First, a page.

Obama: World Can't Allow Terror 'Madmen' to Get Nukes

U.S. President Barack Obama holds a news conference Friday at the conclusion of the Nuclear Security Summit in Washington. Kevin Lamarque/Reuters

U.S. President Barack Obama urged world leaders on Friday to do more to safeguard vulnerable nuclear facilities to prevent "madmen" from groups such as the militant Islamic State from getting their hands on an atomic weapon or a radioactive "dirty bomb."

Speaking at a nuclear security summit in Washington, Obama said the world faced a persistent and evolving threat of nuclear terrorism despite progress in reducing such risks. "We cannot be complacent," he says.

Obama said no group had succeeded in obtaining bomb materials but that al Qaeda had long sought them, and he cited actions by Islamic State militants behind recent attacks in Paris and Brussels that raised similar concerns.

"There is no doubt that if these madmen ever got their hands on a nuclear bomb or nuclear material, they would certainly use it to kill as many innocent people as possible," he says. "It would change our world."

Obama hosted more than 50 world leaders for his fourth and final summit focused on efforts to lock down atomic materials to guard against nuclear terrorism, which he called "one of the greatest threats to global security" in the 21st century.

Obama has less than 10 months left in office to follow through on one of his signature foreign policy initiatives. While gains have been made, arms-control advocates say the diplomatic process – which Obama conceived and championed - has lost momentum and could slow further once he leaves the White House in January.

A boycott by Russian President Vladimir Putin, unwilling to join in a U.S.-dominated gathering at a time of increased tensions between Washington and Moscow over Ukraine and Syria, may have contributed to summit results marked by mostly technical measures instead of policy breakthroughs.

At the closing news conference, Obama, a Democrat, made clear that the raucous Republican presidential race, particularly controversial comments by party front-runner Donald Trump, weighed on leaders' discussions on the summit sidelines.

Obama sternly dismissed as proof of foreign-policy ignorance Trump's recent suggestion that Japan and South Korea should be allowed to build their own nuclear arsenals, putting him at odds with decades of U.S. policy.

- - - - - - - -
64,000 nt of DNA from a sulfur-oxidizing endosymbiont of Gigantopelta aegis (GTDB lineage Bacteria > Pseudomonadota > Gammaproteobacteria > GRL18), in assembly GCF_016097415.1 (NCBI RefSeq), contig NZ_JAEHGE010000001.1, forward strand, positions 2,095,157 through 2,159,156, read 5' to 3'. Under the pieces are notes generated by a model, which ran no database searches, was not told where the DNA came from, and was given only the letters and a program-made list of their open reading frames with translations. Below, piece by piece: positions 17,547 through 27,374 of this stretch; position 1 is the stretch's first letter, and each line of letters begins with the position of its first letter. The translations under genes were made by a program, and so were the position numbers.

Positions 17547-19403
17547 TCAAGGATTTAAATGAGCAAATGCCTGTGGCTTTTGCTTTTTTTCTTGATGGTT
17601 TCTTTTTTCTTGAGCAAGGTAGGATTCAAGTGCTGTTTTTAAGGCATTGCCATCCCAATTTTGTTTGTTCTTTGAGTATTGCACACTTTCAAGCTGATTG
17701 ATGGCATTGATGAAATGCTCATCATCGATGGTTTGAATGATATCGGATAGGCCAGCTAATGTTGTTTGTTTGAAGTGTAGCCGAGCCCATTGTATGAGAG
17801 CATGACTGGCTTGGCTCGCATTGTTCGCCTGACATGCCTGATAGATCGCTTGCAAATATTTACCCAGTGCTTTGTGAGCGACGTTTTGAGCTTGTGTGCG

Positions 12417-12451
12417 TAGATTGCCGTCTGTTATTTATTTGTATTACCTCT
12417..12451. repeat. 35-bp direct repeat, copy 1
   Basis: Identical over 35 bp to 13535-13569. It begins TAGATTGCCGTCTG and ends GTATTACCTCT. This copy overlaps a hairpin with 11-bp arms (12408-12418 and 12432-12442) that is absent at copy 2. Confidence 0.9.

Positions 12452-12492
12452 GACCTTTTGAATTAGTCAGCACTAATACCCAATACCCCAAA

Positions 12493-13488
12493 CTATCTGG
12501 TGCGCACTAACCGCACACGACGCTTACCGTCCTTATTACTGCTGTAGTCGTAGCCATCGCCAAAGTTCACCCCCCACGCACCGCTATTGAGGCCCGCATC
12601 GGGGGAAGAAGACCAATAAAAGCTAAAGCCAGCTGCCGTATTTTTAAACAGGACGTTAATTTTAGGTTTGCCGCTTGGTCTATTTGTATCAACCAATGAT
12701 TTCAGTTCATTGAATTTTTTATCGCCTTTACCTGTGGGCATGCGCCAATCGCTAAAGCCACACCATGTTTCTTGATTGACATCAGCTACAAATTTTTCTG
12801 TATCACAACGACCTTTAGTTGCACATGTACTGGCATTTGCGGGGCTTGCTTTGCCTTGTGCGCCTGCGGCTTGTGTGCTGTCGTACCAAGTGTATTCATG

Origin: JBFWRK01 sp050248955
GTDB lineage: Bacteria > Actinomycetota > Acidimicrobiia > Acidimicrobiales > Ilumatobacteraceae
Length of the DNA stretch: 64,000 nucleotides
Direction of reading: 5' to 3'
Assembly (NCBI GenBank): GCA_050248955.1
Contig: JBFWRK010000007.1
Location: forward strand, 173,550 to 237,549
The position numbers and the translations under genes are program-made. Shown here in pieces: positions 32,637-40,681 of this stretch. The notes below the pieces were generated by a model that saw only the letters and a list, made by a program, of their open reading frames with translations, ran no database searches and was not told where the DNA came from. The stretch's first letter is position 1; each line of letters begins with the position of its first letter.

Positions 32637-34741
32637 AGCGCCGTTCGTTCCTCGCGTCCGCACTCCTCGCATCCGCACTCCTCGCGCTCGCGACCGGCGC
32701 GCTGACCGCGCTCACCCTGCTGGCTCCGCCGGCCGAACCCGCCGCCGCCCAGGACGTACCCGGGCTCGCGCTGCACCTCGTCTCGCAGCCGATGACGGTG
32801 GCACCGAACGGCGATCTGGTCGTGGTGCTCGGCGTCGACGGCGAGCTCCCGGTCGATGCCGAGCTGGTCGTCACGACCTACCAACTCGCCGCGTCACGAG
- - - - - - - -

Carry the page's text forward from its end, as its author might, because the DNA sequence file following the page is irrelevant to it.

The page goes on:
"The person who made the statements doesn't know much about foreign policy or nuclear policy or the Korean peninsula, or the world generally," Obama says, adding that Americans don't want anyone with such views to occupy the White House.

'Dirty bomb' threat

Deadly bomb attacks in Brussels last month have fueled concern that Islamic State could eventually target nuclear plants, steal material and develop radioactive dirty bombs. Militants were found to have videotaped the daily routine of a senior manager of a Belgian nuclear plant, Obama says.

Obama said the required 102 countries have now ratified an amendment to a nuclear security treaty that would tighten protections against nuclear theft and smuggling. "We have measurably reduced the risks," he says.

But he acknowledged that with roughly 2,000 tons of nuclear material stored around the world, "not all of this is properly secured."

Obama, wrapping up the summit, said leaders had agreed to strengthen their nuclear facilities against cyber attacks, something that outside experts see as a major weak point.

The United States and Japan also announced they had completed the long-promised task of removing all highly enriched uranium and separated plutonium fuels from a Japanese research reactor. Japan is an avowedly anti-nuclear-weapons state as the only country to have ever suffered a nuclear attack.

Despite significant strides by Obama in persuading dozens of countries to rid themselves of bomb-making materials or reduce and safeguard stockpiles, much of the world's plutonium and enriched uranium remain vulnerable to theft.

Obama convened a separate meeting of world powers to take stock of the landmark nuclear pact they negotiated with Iran last July. It is a critical component of his nuclear disarmament agenda and a major piece of his foreign policy legacy.